Neonatal jaundice in full-term infants. Role of breast-feeding and other causes

Am J Dis Child. 1983 Jun;137(6):561-2. doi: 10.1001/archpedi.1983.02140320037007.


Serum bilirubin determinations were performed on 264 term infants who were consecutively delivered via the vaginal route. Forty-one infants (15.5%) had serum bilirubin concentrations greater than 12 mg/dL. No cause for this was found, initially, in 23 (56%) of these infants. On the third hospital day, the mean (+/- SD) serum bilirubin level was 6.9 +/- 3.6 mg/dL in breast-fed infants and 6.5 +/- 3.2 mg/dL in bottle-fed infants. Of the 23 infants without obvious cause for hyperbilirubinemia, eight (four bottle-fed and four breast-fed infants) had serum bilirubin concentrations greater than 12 mg/dL on the third hospital day, whereas in 15 (14 breast-fed infants and one bottle-fed infant), the elevated serum bilirubin level occurred on day 4 or 5. Breast-feeding does not seem to affect the total serum bilirubin level in the first three days of life but may be associated with an increased incidence of hyperbilirubinemia subsequently. In a normal full-term population, routine investigations do not disclose a cause for hyperbilirubinemia in about half of the patients.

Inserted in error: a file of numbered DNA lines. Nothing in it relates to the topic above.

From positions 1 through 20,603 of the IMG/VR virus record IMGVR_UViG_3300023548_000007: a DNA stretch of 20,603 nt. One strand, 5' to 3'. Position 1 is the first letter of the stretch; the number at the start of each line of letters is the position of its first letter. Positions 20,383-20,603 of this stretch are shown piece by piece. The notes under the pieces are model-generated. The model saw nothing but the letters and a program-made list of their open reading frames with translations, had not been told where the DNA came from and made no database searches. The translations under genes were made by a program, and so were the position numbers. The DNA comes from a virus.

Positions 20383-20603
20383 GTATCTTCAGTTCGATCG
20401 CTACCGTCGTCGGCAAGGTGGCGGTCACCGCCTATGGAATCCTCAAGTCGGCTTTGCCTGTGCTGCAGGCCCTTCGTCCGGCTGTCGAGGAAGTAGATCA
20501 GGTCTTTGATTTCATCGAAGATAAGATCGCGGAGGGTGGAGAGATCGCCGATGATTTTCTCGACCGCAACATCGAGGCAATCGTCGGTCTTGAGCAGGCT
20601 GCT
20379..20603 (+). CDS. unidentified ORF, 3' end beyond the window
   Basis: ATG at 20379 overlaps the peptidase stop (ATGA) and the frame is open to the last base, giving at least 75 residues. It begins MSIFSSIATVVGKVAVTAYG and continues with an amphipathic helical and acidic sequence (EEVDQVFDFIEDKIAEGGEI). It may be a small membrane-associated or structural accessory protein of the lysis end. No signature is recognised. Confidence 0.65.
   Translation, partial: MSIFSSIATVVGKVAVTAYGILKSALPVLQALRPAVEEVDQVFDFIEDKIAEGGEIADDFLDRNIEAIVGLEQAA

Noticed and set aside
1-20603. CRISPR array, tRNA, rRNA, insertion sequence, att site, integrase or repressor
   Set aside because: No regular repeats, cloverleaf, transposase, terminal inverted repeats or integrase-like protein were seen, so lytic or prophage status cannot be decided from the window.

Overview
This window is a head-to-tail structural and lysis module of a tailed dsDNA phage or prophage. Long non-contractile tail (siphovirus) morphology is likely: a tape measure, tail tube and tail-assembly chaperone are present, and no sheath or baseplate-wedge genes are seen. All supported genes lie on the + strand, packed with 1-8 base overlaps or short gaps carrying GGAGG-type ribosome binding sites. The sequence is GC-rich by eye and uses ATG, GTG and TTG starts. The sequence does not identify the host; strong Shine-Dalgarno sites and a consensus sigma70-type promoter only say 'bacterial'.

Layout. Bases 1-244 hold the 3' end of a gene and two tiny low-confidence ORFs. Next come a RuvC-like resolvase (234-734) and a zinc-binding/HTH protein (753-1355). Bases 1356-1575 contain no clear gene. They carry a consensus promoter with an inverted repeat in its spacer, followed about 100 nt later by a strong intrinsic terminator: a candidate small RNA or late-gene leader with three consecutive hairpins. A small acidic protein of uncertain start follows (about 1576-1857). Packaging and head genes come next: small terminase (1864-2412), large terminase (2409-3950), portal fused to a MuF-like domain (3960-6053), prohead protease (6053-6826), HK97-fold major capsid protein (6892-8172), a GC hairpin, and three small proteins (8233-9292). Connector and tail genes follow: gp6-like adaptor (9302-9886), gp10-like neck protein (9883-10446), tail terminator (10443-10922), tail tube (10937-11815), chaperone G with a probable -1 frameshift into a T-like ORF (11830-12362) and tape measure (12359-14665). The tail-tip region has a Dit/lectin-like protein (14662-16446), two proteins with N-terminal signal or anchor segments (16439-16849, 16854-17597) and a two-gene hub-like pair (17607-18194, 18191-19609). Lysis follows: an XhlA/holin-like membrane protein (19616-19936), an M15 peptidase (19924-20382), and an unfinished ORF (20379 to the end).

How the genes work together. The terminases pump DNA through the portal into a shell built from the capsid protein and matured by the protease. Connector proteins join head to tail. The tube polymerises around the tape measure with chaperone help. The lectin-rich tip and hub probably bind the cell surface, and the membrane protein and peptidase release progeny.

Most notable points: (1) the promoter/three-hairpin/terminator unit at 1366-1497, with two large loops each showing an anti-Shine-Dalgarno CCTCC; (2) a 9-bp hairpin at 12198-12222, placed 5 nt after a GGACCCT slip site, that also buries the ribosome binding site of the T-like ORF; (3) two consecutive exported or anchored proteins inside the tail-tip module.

MeSH terms

  • Bilirubin / blood
  • Bottle Feeding
  • Breast Feeding*
  • Humans
  • Infant, Newborn
  • Jaundice, Neonatal / diagnosis
  • Jaundice, Neonatal / etiology*
  • Prospective Studies


  • Bilirubin